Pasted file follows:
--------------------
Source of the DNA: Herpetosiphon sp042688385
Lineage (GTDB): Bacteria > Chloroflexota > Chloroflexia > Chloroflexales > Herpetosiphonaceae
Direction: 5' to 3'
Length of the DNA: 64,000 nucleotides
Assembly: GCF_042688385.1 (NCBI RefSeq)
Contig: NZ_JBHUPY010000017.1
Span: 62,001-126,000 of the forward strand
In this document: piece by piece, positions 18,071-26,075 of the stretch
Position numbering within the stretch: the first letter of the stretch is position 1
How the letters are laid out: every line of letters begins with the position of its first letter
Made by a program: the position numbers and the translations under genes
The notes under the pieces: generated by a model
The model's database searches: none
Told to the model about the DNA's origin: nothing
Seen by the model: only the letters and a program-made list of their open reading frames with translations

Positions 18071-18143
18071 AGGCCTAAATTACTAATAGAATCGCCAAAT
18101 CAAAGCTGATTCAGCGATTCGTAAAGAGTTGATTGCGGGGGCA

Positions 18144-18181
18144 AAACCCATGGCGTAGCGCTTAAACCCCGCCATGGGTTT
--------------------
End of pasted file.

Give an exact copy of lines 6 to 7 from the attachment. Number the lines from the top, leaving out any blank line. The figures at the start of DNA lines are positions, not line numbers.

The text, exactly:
Contig: NZ_JBHUPY010000017.1
Span: 62,001-126,000 of the forward strand